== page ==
Drawing on my experiences of teaching research methods to mature students within Social Sciences in the context of a Russell Group university, this piece explores the possibilities and problems or challenges of discomfort in learning. Having elaborated on this example and hopefully made the argument for discomfort in learning, I will then return to consider wider questions this raises for Higher Education and the teaching academic within the current neoliberal context. Thus, this piece has two aims. Firstly, to consider ways of encouraging and managing discomfort within the classroom, and how such spaces can be created that are conducive to transformative learning. Secondly, to raise the question of how such activities which contradict the instrumentalisation of knowledge production can survive within Higher Education, and to consider what the impact may be if they do not.
Transformative learning involves experiencing a deep shift in consciousness and the way that we perceive the world and ourselves. Such learning harnesses the normative ideal of education as an activity that broadens horizons and literally transforms individuals. It is thus aligned much more closely with Enlightenment notions of education as an holistic activity that seeks to challenge and refine human minds, and through this process, lead to human flourishing and fulfilment of potential, rather than the neoliberal emphasis on education as a means to an end. It therefore has deep roots in humanistic questions of what it means to be human, what living the ‘good life’ looks like, and how we interact with and understand the world, ourselves, and others.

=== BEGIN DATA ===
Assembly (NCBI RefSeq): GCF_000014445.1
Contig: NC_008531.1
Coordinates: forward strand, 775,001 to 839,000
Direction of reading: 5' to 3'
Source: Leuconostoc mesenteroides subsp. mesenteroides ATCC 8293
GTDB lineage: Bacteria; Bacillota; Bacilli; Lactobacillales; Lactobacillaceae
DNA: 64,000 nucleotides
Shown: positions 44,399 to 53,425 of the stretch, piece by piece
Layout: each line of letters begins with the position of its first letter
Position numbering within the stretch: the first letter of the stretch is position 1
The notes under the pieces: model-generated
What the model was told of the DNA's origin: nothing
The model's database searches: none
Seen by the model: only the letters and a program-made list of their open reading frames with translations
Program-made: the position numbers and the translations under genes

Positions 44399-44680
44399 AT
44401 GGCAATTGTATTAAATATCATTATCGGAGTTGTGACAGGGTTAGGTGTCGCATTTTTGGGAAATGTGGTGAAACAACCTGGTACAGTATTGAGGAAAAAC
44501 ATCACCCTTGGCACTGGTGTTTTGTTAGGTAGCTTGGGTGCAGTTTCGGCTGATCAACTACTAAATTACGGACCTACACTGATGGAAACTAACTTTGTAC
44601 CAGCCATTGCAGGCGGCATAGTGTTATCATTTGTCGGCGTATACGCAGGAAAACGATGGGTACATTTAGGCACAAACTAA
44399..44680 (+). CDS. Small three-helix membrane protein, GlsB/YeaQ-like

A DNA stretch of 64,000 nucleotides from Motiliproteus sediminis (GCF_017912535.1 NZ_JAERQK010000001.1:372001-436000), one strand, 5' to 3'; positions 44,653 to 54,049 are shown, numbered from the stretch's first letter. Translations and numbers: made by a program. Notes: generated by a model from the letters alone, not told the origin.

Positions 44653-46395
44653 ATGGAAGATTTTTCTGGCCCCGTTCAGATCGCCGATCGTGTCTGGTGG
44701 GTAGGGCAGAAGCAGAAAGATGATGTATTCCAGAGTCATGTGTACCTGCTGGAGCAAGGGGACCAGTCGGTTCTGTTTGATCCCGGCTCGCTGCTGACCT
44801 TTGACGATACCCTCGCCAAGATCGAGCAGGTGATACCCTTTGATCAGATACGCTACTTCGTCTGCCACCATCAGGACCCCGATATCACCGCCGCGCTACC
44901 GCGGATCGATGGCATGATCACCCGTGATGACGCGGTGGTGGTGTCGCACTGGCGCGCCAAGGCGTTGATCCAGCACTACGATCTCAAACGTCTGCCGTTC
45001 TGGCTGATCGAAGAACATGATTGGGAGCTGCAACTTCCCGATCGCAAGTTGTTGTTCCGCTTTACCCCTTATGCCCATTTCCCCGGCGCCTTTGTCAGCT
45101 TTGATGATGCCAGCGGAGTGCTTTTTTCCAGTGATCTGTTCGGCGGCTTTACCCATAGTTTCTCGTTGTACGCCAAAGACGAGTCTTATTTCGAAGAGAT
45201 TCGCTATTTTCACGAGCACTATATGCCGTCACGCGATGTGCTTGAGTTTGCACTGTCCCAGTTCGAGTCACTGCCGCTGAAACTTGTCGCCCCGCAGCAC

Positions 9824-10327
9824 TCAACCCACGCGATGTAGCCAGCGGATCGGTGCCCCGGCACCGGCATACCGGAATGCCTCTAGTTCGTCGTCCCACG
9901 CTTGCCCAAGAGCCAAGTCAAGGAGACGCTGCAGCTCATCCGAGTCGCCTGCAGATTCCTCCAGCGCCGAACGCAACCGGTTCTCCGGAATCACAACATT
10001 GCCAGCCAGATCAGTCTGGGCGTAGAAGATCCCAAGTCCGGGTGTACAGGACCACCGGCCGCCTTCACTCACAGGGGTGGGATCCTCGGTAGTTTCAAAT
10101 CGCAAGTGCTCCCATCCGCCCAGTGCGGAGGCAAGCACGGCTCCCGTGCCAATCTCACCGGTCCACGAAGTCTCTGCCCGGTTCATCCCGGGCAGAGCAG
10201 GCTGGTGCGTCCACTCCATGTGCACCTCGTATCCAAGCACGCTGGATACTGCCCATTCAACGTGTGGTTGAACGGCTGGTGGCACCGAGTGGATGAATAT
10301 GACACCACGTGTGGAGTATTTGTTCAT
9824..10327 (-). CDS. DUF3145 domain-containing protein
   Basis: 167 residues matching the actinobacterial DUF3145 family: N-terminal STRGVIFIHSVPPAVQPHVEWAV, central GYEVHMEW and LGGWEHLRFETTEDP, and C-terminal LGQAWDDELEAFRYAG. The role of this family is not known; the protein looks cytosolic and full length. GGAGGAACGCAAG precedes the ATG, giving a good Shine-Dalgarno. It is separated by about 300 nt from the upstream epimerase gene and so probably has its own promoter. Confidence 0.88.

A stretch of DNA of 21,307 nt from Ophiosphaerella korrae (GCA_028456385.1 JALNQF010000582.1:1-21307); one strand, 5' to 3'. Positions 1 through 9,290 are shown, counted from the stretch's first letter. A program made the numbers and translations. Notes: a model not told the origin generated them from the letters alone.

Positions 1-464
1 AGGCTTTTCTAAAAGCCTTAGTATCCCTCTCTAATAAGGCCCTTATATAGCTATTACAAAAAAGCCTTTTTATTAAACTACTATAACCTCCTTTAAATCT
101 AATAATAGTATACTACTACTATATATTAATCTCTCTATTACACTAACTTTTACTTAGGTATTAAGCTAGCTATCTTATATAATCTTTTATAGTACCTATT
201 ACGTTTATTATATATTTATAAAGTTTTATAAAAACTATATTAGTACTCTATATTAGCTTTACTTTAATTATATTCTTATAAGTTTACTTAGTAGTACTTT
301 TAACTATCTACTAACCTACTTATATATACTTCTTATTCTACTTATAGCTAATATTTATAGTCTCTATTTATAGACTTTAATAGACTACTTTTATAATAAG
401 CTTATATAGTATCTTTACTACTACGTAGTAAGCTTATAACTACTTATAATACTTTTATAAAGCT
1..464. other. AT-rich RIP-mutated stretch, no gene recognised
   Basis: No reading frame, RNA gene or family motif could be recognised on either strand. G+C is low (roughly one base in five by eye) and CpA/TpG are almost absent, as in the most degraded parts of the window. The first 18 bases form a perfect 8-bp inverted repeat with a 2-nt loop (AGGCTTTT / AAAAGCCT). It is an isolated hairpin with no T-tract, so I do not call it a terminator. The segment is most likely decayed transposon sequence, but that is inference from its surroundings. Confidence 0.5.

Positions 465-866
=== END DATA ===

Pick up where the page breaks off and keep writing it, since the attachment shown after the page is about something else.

Such transformative learning is often brought about by unexpected teaching moments which encourage creative thinking:
The most memorable critical incidents students experience in their learning are those when they are required to “come at” their learning in a new way, when they are “jerked out” of the humdrum by some unexpected challenge or unanticipated task. We naturally remember the surprising rather than the routine, the unpredictable rather than the expected […] upending the normal and familiar can be threatening and confusing but it is usually also unforgettable. So a large part of student engagement entails creating moments of productive discomfort. (James and Brookfield, 2014: 6-7 [my emphasis]).
This also maps onto pedagogical theories that explore such learning processes, such as Land et al’s (2005) notion of ‘threshold’ concepts defined as ‘concepts that bind a subject together, being fundamental to ways of thinking and practising in that discipline’ (Land et al 2005, 54). These are transformative (creating a significant shift in thinking about a subject), irreversible (not easily forgotten), integrative (demonstrates interrelatedness of ideas), and troublesome (can be difficult to grasp). It is therefore important that teachers are empathetic and foster a learning environment that facilitates the crossing of this threshold. This involves ‘meeting students where they are at’, with the aim of developing their thinking from this point. Vygotsky (1978) explains this in terms of the ‘Zone of Proximal Development’ (ZPD), which is the distance between the actual developmental level of a student and the potential level which, under guidance, or ‘scaffolding’, can be reached.